In Vitro Peroxisome Fusion Assay

P1 peroxisomes from wild-type cells and P2 peroxisomes from pex5KO cells containing the precursor form of the peroxisomal matrix protein thiolase (pTHI) labeled with l-[35S]methionine were incubated at 26°C in T99 buffer with or without cytosol (1 mg/ml) from unlabeled wild-type cells and 1 mM ATP, either before or after mixing of P1 and P2. Anti-Pex1p and anti–Pex6p Fab were added to concentrations of 40 and 70 μg/ml, respectively. After each incubation step, peroxisomes were repelleted by centrifugation. At the end of the 90-min reaction, individual samples were analyzed by immunoprecipitation of both pTHI and the mature form of thiolase (mTHI) under denaturing conditions, SDS-PAGE, and fluorography (Titorenko et al. 2000). Fluorograms were quantitated by densitometry, and the percent conversion of pTHI to mTHI as a measure of fusion was calculated. Pex6p was depleted from cytosol by immunoaffinity chromatography with antibodies covalently coupled to protein A–Sepharose (Szilard et al. 1995).

Results

We first examined the dynamics of association of Pex1p and Pex6p with peroxisomes during peroxisome fusion. In wild-type Y. lipolytica cells, Pex1p was exclusively membrane-associated and primarily in a high speed (200,000 g) pelletable organelle fraction (200KgP; Fig. 1 A). The 200KgP is enriched for small peroxisomal vesicles, P1 and P2 (Titorenko et al. 2000). Pex6p was both cytosolic (200KgS) and membrane-associated (Fig. 1 A). Pex1p associated with both P1 and P2, whereas Pex6p localized to P2 only (Fig. 1 B). Pex1p and Pex6p are peripheral membrane proteins on the cytosolic surface of P1 (Pex1p) and P2 (both proteins) (Titorenko et al. 2000).

Incubating P1 alone with cytosol and ATP caused the release of Pex1p from the membrane (Fig. 1 C, lanes 1 and 2). Pex1p was not released if cytosol, ATP, or both components were omitted, or if ATPγS (a nonhydrolyzable analogue of ATP) replaced ATP (Fig. 1 C, lanes 3–10). Therefore, release of Pex1p from P1 requires cytosol and ATP hydrolysis but not the presence of P2. In contrast, Pex1p was not released from P2 under any condition in the absence of P1 (Fig. 1 C, lanes 1 and 2), whereas Pex6p release from P2 required cytosol and ATP hydrolysis but not the presence of P1 (Fig. 1 C). Importantly, incubation of P1 and P2 individually with cytosol and ATP, followed by their mixing and further incubation with cytosol and ATP, led to the complete release of Pex1p from P2 (Fig. 1 D, lanes 1 and 2). Therefore, release of Pex1p from P2 requires cytosol and ATP hydrolysis (Fig. 1 D, lanes 3–10) and is dependent on the presence of P1.

Incubation of [35S]methionine-labeled P1 with unlabeled cytosol and ATP resulted in the complete release of labeled Pex1p from P1 by 5 min (Fig. 1 E, lane 1). When unlabeled P1 was incubated with ATP and unlabeled cytosol containing labeled Pex1p, which had been released from P1 in the above reaction, none of the labeled Pex1p was recruited back to P1 (Fig. 1 E, lane 2). Release of labeled Pex1p from P1 was prevented by the substitution of ATPγS for ATP (Fig. 1 E, lane 3). Also, labeled Pex1p, which had been released from P1 after a 10-min incubation with cytosol and ATP, did not bind P1 in the presence of ATPγS (Fig. 1 E, lane 4). Therefore, Pex1p does not return to the surface of P1 peroxisomes after being released from P1 in a cytosol- and ATP hydrolysis–dependent manner.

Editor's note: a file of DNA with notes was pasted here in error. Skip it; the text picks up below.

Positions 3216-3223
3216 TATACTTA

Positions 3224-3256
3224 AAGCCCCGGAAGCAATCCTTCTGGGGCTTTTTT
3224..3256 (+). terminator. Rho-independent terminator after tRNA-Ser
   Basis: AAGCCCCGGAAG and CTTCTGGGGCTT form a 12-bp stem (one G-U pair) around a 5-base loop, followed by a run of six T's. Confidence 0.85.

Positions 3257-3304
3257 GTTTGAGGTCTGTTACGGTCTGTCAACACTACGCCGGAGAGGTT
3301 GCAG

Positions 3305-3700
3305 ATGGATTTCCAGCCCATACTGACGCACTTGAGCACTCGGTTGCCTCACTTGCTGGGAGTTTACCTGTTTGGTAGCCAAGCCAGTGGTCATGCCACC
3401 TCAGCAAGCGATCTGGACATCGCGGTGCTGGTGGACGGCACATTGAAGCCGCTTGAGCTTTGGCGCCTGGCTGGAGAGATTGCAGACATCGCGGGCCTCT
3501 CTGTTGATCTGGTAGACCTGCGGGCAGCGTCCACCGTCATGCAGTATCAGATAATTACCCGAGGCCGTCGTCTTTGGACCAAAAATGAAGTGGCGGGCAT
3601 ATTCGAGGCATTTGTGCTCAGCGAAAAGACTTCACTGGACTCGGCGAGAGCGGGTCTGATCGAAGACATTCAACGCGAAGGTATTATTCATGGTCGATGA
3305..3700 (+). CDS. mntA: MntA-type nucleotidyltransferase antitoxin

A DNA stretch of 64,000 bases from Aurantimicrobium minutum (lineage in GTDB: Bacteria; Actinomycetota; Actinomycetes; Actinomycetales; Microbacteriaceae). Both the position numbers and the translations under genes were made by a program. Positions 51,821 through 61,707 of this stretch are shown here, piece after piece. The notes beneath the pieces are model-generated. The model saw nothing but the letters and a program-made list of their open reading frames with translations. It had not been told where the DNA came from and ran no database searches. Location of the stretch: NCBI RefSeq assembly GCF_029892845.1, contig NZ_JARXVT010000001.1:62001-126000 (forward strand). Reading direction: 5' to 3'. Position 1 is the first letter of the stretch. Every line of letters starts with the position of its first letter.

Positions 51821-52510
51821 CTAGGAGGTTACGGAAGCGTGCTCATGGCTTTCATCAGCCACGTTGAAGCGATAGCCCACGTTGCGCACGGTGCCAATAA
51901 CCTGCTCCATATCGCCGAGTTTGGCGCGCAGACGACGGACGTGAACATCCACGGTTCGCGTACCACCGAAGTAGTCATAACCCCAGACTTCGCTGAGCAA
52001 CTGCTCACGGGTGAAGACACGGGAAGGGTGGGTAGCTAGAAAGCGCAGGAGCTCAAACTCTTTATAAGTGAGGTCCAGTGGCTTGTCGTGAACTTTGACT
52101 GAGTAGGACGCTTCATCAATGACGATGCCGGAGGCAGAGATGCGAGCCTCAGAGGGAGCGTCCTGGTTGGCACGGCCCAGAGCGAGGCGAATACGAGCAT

Incubation of [35S]methionine-labeled P2 with unlabeled cytosol and ATP led to complete release of labeled Pex6p from P2 by 5 min (Fig. 1 F, lane 1). When unlabeled P2 was incubated with ATP and labeled cytosol, the labeled Pex6p trafficked to P2 from the cytosol and returned to the cytosol after 3 min (Fig. 1 F, lane 2). Substitution of ATPγS for ATP prevented both release of Pex6p from P2 and trafficking of Pex6p from the cytosol to P2 (Fig. 1 F, lanes 3 and 4, respectively). Thus, Pex6p shuttles between the cytosol and the surface of P2 peroxisomes in a cytosol- and ATP hydrolysis–dependent manner.

Incubation of unlabeled P1 and labeled P2 individually with unlabeled cytosol and ATP, followed by their mixing and further incubation with unlabeled cytosol and ATP, led to the complete loss of labeled Pex1p from P2 by 5 min (Fig. 1 G, lane 1). This cytosol-, ATP hydrolysis–, and P1-dependent release of Pex1p from P2 was irreversible. Indeed, when unlabeled P1 and P2 were first incubated individually with unlabeled cytosol and ATP, then mixed and incubated with ATP and unlabeled cytosol (containing labeled Pex1p that had been released from P2 in the above reaction), the labeled Pex1p did not return to the surface of P2 peroxisomes (Fig. 1 G, lane 2). Therefore, unlike P2-associated Pex6p, Pex1p does not undergo a binding/release cycle between the cytosol and P2.

Addition of anti–Pex1p Fab or anti–Pex6p Fab was shown to inhibit the in vitro fusion of P1 and P2 peroxisomes (Titorenko et al. 2000). Fusion was inhibited if isolated P1 was treated with anti–Pex1p Fab (Fig. 2, lane 2) or if isolated P2 was treated with either anti–Pex1p or anti–Pex6p Fab (Fig. 2, lanes 5 and 6) before their mixing and incubation in the fusion reaction. Therefore, P1 and P2 undergo priming (activation) before docking (a stable, specific interaction, see results below), and priming is independent of physical contact between partners and commits both partners to docking. Anti–Pex1p Fab did not inhibit fusion when added to P1 previously incubated with cytosol and ATP (Fig. 2, lane 8). These data, combined with the fact that cytosol- and ATP hydrolysis–dependent release of Pex1p from P1 can occur before mixing with P2 (Fig. 1 C), suggest that priming of P1 requires P1-associated Pex1p but not contact with P2, and is driven by cytosol- and ATP hydrolysis–dependent irreversible release of Pex1p from P1.